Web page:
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Contempt from Trump’s administration

Jared Kushner, senior adviser to President Donald J.

Jared Kushner, senior adviser to President Donald J. Trump, Marine Corps Gen. Joseph F. Dunford, chairman of the Joint Chiefs of Staff talk in Baghdad, Iraq. Credit: Getty Images / DOD

It started with a tweet and ended with a court filing: by Wednesday night, President Donald Trump had managed to disturb the military and insult soldiers and civilians, and sought to limit rights for millions of gay Americans.

First, there was the early morning string of tweets, saying “the United States Government will not accept or allow Transgender individuals to serve in any capacity in the U.S. Military.” There are an estimated 2,450 transgender active military personnel, according to a RAND report. Trump provided no guidance to the Pentagon, or for those soldiers, sailors, pilots and Marines. He did not explain why they should be pulled from their posts. He cited no evidence and made no serious argument: just three tweets. And the Pentagon rightly told the president it doesn’t take orders via tweets.

There is no argument that makes sense for such an abrupt and blanket ban. Toward the end of his term, former President Barack Obama lifted a ban on openly serving transgender troops, following far after allies like Israel. Talk of “disruption” caused by transgender troops echoes words used to bar African Americans and women. Those bans fell for the military and country’s gain.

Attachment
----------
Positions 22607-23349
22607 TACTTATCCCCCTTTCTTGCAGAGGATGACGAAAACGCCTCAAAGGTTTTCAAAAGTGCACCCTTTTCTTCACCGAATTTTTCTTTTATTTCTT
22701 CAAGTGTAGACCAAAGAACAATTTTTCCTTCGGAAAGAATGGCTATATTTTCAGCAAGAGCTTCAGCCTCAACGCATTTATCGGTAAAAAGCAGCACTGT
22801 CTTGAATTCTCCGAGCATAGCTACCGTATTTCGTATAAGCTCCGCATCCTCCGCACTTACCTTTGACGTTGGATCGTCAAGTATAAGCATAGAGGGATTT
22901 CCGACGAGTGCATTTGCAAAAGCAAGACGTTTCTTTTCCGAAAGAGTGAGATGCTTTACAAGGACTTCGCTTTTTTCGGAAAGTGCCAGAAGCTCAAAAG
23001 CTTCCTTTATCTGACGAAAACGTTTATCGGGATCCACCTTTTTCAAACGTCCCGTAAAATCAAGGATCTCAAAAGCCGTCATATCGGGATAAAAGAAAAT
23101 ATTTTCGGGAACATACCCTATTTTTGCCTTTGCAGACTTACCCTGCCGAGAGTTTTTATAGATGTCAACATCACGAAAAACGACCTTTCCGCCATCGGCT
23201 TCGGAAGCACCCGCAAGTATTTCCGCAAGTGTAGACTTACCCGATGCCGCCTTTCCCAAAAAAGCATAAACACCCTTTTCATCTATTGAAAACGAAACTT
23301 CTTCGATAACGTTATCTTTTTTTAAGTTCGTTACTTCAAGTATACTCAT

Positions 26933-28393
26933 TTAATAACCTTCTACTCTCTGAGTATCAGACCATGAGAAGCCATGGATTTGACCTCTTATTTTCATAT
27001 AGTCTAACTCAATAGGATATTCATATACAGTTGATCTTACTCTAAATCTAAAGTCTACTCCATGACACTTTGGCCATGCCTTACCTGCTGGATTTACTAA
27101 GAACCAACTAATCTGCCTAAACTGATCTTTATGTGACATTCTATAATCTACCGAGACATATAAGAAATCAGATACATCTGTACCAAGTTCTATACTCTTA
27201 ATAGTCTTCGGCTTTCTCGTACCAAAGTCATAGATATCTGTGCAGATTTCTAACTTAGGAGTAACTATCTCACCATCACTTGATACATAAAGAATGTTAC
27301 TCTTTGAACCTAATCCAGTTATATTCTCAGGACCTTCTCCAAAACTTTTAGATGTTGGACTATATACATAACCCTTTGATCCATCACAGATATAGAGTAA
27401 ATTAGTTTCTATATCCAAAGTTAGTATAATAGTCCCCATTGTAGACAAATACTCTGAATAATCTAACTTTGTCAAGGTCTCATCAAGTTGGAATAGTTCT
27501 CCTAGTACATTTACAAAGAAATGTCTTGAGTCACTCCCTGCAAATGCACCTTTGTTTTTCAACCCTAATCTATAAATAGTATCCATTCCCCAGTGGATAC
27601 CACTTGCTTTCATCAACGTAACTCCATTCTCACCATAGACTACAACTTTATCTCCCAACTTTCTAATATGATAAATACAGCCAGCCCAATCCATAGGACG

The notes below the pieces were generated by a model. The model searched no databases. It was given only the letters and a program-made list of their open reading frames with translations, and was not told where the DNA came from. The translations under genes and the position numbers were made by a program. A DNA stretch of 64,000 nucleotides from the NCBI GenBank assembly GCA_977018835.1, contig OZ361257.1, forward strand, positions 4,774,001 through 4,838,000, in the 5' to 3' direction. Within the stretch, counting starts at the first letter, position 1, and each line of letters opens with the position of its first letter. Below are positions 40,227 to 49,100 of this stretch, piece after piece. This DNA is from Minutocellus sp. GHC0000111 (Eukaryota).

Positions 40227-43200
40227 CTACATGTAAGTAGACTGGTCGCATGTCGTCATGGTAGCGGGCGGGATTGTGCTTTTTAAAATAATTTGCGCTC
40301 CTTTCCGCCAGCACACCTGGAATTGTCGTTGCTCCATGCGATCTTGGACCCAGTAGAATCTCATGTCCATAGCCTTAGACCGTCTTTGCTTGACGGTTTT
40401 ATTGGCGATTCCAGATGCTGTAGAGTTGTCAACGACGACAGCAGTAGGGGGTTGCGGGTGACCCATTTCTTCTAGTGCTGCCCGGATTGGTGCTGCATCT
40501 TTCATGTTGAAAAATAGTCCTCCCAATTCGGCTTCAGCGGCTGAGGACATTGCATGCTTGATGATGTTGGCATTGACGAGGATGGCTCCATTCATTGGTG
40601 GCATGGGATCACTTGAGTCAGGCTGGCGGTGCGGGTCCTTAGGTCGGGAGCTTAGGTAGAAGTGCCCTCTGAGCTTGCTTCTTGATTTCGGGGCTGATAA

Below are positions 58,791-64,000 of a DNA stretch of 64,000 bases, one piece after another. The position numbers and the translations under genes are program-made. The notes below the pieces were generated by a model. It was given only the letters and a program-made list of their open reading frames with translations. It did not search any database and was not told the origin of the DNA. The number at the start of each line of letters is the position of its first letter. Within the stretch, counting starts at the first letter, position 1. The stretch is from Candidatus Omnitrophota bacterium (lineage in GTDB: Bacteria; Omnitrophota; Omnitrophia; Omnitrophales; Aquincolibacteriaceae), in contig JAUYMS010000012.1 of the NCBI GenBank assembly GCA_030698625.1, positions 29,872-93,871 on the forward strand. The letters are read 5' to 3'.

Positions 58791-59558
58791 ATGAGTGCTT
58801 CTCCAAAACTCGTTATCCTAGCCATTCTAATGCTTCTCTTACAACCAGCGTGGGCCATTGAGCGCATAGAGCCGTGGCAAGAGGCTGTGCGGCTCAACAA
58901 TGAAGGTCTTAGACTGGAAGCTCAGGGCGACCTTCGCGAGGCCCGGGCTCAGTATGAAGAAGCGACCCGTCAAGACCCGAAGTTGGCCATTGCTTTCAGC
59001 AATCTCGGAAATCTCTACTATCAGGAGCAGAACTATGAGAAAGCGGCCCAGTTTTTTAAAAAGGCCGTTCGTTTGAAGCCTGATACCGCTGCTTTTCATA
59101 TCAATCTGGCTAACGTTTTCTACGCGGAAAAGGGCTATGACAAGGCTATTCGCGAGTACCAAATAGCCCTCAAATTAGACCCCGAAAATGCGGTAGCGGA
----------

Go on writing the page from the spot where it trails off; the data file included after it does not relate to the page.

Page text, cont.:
Obama greenlighted the military to pay for some, but not all, gender transition surgeries, an annual pittance. Yet the funding question and perhaps an inclination to refight the culture wars led House Republicans to lobby Trump for a roll-back.

Also Wednesday, the Justice Department filed, unrequested by either side, a friend of the court brief to argue that the Second Circuit Court of Appeals should not extend the protection of a 1964 civil rights law to gay workers. This is an extraordinary move, the federal government attempting to muscle its way into private litigation to perhaps find a vehicle to ride the issue to the U.S. Supreme Court.

The case originated on Long Island, where a skydiving instructor about to be strapped together with a female customer noted he was gay in order to make her more comfortable. The instructor was later fired but his estate is continuing the discrimination suit after his death in a diving accident. Embattled Attorney General Jeff Sessions, who has proven himself to be feverishly anti-gay, wants to make sure the courts don’t expand protection of gay workers.

Why the sudden grand intentions to pull rights and protections from the LGBTQ community? Perhaps an administration swimming in scandal and legislative inaction thinks bashing this group will shore up its base. But those actions have real and deplorable effects. In a sign of the dismay at how this was handled, the Joint Chiefs of Staff said “no modifications” to the rules until further guidance.

And in a stunning rebuke and reminder of how anyone should be treated regardless of one’s position on transgender service members, Joint Chiefs Chairman Joseph F. Dunford wrote that the services are committed to “treat all of our personnel with respect.”

In his day of disrespect, Trump did that neither for the military nor the LGBTQ citizens fearfully watching his support for legal discrimination. He should reverse course on both counts.